by Nancy Holley
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Grey Gardens is unusual in a number of ways, but perhaps most notably for being the only musical based on a documentary. Thus, the show has an historical perspective uncommon in musical theatre.
The focus of the play is the lives of Edith Bouvier Beale (Big Edie) and her daughter Little Edie who were a part of the aristocracy in East Hampton, Long Island in the 1940s. Big Edie’s brother “Black Jack” Bouvier was Jackie Kennedy Onassis’ father, making the women “shirt-tail” relatives of American Royalty.
The 1970s documentary about their lives reveals the tragedy that can occur when those who are unaccustomed to caring for themselves are left without the resources on which they have always relied. The situation was exacerbated by Big Edie’s identification with her home, Grey Gardens, and her inability to accept the reality of her existence. Big and Little Edie lived together at Grey Gardens for nearly forty years. Their tangled, dysfunctional relationship is at the heart of the story. Both had aspirations of musical and theatrical success which never came to fruition.
Since the impetus for the musical was the documentary created when the mother and daughter where in their 70s and 50s, respectively, license was taken by the composer, lyricist, and playwright in the design of Act 1. The creators imagined what the women’s lives would have been like in the 1940s with the grandeur that wealth can offer.
To support the idea of family prominence, the creators included a fictionalized engagement between Little Edie and Joe Kennedy, Jr., John Fitzgerald Kennedy’s older brother. The troubling relationship between mother and daughter becomes obvious when Big Edie sabotages the possible union. She wants Little Edie all to herself.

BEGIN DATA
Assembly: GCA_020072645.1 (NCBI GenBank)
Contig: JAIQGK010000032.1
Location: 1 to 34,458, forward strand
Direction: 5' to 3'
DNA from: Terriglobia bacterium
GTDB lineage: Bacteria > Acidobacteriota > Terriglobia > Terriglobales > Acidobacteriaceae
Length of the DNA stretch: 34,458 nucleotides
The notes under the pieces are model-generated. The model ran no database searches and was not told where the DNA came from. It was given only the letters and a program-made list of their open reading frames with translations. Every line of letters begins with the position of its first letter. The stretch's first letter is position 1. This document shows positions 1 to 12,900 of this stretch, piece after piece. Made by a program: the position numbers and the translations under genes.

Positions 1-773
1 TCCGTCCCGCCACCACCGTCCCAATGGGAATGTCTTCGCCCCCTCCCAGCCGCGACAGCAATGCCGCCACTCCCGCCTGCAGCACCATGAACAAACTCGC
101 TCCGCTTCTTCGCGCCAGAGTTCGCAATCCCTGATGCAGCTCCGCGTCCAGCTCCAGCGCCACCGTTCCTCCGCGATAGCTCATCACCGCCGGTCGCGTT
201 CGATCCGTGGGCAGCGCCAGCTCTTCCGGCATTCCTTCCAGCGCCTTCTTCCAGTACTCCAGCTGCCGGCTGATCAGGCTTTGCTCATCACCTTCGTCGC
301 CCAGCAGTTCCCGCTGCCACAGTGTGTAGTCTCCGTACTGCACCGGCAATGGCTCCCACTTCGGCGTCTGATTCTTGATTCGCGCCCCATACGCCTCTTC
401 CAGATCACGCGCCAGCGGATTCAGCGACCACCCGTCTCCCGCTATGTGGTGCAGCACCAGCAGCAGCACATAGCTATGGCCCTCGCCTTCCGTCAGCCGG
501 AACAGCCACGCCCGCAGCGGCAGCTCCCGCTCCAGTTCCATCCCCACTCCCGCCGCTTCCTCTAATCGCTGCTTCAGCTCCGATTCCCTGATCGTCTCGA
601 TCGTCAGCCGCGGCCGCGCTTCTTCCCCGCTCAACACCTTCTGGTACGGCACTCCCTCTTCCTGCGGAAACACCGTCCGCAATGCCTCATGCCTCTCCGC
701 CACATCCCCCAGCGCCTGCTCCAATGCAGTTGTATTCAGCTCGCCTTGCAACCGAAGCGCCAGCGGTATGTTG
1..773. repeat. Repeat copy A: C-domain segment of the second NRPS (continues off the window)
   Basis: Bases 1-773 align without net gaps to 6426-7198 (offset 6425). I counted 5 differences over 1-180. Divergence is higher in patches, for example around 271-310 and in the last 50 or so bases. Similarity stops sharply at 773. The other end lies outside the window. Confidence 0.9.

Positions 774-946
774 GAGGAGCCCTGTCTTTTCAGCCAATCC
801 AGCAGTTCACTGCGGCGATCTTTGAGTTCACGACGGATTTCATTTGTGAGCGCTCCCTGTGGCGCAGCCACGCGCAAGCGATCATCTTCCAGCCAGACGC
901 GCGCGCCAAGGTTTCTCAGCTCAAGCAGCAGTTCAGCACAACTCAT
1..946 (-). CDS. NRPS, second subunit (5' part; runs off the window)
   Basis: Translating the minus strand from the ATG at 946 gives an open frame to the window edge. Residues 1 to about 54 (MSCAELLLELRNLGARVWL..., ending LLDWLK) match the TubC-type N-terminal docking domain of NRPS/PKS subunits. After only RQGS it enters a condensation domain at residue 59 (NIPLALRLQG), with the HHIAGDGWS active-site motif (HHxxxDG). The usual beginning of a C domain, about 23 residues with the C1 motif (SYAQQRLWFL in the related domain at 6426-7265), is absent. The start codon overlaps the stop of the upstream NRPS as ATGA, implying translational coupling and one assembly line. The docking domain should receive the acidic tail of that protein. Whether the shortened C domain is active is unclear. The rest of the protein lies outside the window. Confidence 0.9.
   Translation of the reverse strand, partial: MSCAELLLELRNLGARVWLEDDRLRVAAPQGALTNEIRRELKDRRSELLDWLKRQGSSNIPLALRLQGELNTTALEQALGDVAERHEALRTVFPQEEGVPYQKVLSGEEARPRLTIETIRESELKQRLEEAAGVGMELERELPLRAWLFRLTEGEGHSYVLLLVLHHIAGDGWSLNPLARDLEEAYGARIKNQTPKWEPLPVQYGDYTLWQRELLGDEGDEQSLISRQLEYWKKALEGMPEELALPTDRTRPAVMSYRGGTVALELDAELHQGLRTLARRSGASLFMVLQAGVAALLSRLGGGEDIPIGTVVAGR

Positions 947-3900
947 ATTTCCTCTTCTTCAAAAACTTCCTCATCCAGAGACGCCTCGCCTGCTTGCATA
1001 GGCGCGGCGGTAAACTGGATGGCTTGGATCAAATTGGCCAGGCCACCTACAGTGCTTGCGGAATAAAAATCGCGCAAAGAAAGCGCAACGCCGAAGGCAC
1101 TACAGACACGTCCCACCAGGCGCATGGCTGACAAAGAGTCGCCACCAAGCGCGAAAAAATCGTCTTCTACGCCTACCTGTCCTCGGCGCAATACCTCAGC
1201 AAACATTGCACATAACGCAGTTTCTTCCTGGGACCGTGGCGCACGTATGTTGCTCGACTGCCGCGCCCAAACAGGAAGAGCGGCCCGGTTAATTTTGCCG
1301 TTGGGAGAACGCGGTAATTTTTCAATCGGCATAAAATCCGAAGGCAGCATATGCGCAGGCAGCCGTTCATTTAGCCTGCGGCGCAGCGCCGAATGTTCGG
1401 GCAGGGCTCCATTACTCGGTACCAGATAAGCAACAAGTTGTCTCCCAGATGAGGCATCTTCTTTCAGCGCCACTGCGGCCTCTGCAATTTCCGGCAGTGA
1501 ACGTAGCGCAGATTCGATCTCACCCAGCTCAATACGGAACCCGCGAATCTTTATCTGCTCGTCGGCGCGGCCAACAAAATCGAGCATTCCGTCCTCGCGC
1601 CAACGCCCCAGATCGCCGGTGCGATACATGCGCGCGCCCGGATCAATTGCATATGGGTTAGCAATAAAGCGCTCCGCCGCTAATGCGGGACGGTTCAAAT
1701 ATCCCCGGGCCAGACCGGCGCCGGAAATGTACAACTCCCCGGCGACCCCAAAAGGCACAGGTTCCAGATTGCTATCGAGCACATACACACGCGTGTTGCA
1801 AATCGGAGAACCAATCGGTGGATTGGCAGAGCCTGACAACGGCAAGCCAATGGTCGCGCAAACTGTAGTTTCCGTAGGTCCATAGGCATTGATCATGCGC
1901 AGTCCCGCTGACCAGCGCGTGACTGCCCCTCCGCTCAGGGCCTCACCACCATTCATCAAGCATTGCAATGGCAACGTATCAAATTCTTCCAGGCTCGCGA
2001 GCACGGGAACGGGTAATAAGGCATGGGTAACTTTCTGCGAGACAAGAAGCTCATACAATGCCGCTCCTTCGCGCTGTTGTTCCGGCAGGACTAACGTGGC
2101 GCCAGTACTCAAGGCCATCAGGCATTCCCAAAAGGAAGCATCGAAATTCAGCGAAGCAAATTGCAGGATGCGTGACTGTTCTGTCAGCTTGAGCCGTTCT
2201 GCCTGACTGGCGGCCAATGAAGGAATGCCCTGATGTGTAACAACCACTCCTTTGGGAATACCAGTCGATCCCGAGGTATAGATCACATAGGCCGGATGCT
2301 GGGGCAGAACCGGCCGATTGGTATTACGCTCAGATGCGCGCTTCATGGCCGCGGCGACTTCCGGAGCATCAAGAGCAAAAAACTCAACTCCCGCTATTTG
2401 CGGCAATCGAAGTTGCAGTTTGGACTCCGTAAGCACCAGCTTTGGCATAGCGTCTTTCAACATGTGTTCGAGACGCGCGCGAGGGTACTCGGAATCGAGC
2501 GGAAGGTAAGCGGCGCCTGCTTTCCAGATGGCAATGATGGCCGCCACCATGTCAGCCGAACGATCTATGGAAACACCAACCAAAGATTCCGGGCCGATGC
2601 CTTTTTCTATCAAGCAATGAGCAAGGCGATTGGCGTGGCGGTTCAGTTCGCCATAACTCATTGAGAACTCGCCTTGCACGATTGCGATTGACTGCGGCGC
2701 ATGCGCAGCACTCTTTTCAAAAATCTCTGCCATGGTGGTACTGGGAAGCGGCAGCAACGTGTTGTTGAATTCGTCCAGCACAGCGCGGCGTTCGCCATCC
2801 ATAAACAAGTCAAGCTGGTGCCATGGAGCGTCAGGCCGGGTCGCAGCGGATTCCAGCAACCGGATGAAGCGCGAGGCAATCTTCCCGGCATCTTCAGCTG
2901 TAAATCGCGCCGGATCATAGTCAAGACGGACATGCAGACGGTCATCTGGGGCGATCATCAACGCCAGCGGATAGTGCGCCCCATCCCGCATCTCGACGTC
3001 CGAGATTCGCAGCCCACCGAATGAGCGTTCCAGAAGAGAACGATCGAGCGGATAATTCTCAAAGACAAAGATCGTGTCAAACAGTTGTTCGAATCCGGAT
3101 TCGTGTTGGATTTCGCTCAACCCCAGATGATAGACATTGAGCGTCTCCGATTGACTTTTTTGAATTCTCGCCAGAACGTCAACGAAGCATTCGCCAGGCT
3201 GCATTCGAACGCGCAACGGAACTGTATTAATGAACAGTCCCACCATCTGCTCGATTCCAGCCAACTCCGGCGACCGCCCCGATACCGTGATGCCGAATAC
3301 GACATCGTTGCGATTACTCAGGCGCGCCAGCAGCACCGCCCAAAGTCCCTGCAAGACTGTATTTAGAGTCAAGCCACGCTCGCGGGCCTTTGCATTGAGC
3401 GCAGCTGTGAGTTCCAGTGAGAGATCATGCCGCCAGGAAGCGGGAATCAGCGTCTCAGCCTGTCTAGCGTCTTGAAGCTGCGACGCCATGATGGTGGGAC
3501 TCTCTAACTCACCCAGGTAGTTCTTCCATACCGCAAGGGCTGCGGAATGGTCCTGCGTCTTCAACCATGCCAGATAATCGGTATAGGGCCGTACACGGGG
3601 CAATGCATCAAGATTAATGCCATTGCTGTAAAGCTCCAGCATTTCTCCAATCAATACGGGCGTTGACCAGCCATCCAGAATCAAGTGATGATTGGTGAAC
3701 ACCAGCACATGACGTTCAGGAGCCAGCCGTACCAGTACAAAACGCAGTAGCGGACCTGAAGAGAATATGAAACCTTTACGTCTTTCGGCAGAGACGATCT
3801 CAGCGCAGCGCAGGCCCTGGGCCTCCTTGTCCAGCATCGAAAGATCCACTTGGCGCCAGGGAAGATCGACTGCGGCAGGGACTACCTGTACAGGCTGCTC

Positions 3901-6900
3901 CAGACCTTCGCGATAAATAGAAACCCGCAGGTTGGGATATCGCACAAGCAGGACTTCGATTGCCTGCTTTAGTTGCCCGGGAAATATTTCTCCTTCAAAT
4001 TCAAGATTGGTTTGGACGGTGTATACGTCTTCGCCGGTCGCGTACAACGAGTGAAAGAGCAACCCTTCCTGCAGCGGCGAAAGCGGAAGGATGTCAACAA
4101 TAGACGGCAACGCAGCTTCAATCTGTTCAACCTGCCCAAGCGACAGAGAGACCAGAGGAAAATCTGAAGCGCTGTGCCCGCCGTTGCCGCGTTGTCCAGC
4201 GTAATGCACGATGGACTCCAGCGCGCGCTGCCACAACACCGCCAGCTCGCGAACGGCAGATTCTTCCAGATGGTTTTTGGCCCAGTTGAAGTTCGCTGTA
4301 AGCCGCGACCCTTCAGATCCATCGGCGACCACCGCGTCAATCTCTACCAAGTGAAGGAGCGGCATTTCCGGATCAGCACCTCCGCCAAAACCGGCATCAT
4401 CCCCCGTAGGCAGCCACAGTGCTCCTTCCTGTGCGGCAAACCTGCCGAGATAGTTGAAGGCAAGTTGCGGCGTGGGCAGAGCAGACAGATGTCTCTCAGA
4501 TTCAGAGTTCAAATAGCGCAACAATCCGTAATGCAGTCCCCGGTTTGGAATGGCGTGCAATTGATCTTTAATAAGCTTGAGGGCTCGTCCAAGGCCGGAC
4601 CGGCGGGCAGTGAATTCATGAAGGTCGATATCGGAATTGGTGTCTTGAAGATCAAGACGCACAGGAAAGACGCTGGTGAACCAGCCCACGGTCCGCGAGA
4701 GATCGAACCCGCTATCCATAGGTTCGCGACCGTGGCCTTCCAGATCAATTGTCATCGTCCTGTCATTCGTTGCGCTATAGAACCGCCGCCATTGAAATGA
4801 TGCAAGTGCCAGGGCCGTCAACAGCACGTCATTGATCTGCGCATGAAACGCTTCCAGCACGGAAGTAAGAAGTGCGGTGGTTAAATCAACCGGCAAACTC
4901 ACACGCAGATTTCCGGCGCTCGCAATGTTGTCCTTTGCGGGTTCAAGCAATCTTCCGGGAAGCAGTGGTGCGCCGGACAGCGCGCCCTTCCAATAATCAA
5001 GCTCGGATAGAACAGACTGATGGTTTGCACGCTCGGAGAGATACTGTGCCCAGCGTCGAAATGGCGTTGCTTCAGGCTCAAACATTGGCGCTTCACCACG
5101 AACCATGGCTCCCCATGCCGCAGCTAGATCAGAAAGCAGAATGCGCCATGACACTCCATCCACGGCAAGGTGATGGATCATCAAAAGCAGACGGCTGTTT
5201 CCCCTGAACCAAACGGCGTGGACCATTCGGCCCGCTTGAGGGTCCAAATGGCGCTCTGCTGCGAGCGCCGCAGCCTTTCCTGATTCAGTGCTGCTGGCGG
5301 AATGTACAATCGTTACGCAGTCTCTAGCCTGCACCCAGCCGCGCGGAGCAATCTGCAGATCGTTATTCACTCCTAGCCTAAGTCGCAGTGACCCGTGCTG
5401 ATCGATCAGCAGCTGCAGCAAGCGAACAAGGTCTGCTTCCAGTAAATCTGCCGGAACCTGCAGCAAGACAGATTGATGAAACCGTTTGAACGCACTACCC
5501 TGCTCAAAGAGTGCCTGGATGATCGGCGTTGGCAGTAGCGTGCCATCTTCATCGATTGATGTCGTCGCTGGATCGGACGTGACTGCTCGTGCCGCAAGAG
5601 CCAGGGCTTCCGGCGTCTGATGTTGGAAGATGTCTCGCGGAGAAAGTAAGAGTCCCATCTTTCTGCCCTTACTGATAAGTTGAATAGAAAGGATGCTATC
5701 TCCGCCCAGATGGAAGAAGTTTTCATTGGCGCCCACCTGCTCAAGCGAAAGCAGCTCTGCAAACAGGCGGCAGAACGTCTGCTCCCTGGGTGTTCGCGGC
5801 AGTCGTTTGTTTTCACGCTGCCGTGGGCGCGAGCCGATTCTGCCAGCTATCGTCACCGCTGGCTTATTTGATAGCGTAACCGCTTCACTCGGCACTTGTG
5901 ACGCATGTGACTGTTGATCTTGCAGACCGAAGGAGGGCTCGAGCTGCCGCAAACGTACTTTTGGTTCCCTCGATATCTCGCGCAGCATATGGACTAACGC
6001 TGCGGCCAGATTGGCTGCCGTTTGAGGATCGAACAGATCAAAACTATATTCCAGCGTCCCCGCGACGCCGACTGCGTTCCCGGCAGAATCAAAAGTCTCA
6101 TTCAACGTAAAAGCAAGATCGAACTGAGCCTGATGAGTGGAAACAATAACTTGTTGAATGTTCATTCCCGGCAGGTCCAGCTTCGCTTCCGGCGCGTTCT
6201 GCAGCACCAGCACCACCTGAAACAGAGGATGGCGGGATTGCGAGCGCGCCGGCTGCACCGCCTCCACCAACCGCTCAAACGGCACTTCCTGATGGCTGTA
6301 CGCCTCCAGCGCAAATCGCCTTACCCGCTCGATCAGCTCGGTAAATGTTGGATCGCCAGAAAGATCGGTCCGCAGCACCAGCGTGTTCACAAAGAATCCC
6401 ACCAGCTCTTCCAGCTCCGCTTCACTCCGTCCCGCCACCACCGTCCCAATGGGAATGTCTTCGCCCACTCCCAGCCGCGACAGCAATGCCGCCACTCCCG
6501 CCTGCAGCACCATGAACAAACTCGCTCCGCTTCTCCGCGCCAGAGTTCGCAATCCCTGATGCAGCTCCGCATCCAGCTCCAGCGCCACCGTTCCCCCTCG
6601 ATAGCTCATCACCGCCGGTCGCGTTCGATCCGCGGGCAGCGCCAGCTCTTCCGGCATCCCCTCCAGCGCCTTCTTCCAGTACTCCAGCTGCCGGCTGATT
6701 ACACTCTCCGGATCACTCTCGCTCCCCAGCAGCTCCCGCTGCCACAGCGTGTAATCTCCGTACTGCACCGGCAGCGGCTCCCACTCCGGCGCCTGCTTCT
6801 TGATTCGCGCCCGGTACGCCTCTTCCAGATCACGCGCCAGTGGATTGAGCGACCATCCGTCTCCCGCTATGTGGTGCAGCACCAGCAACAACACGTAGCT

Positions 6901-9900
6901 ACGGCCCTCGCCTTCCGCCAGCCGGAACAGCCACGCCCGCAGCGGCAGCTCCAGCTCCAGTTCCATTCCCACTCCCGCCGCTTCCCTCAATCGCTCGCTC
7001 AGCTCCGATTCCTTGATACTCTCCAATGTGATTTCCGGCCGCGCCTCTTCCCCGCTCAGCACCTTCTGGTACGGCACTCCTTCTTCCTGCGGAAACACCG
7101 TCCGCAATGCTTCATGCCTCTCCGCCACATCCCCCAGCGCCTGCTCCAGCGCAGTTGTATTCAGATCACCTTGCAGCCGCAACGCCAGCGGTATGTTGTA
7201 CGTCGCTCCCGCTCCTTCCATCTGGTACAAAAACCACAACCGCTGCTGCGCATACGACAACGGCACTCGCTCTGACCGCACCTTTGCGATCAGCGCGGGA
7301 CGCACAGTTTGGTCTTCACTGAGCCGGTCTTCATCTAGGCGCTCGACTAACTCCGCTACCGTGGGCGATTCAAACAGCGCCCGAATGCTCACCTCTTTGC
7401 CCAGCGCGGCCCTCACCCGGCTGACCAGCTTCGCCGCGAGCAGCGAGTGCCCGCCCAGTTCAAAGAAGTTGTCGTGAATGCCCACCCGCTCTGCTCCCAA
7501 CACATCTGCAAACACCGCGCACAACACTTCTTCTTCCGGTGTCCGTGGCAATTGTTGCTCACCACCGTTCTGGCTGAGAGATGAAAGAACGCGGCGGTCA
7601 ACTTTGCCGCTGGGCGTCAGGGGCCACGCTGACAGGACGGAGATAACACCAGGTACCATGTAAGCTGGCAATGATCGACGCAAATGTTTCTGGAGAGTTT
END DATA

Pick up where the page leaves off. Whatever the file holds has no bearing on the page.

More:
Act 2 draws heavily on the documentary with dialogue from both women being the exact words they spoke in the original movie. By the 1970s, their lives have changed dramatically. They are living in a mansion that is in total disrepair, filthy, and filled with cats and the occasional raccoon.
As noted by Co-Director Auggie Hernandez, “Act 1 is classic musical theatre, but Act 2 is very different with modern themes.” Both directors are fascinated with and excited by the show, but for different reasons. Hernandez loves the music despite its difficulty. Co-Director Jennifer Toledo is intrigued by the historical aspects, “It is interesting, the reality of these women once the talk of the town who became hoarders.”
Michelin White, who portrays Big Edie in Act 1 and Little Edie in Act 2, is originally from Porterville. Although this is her first production with the Visalia Players, she is no stranger to the stage, being heavily involved with The Barn Theater. “I’m very excited about becoming involved here, particularly in a musical not usually performed by community theatre.”
In Act 1, Big Edie has a live-in accompanist, George Gould Strong (Jeremy Salas). Salas explained, “Big Edie and Strong have grandiose images of their talents. They have a love relationship with music, feeding off each other. Their relationship might be considered toxic.”
Big Edie, the recluse in her 80s in Act 2, is a role Debra Hansen relishes. She describes Big Edie as narcissistic, “She has to be the center of attention.” Hansen continues, “Big Edie feels at home in Grey Gardens. It is the center of her universe. She never wants to be anywhere else.”
Despite the pathos of its riches to rags reality, Grey Gardens is described by the cast and directors as a beautiful story. When asked what makes it beautiful, the unanimous response was “the music.”
Grey Gardens opens at the Ice House Theatre at Race and Santa Fe in Visalia at 7:30 p.m. on Friday, February 1, 2019 and runs for three weekends with evening performances at 7:30 p.m. on 2/1, 2/2, 2/8, 2/9, 2/15, and 2/16, and matinees at 2 p.m. on 2/3, 2/10, and 2/17.
For more information about the Visalia Community Players and to purchase tickets, check out their website and KRL’s article about VCP. Tickets may also be purchased by calling 734-3900. For details about local arts groups in Tulare County, visit the Visalia Arts Consortium website.
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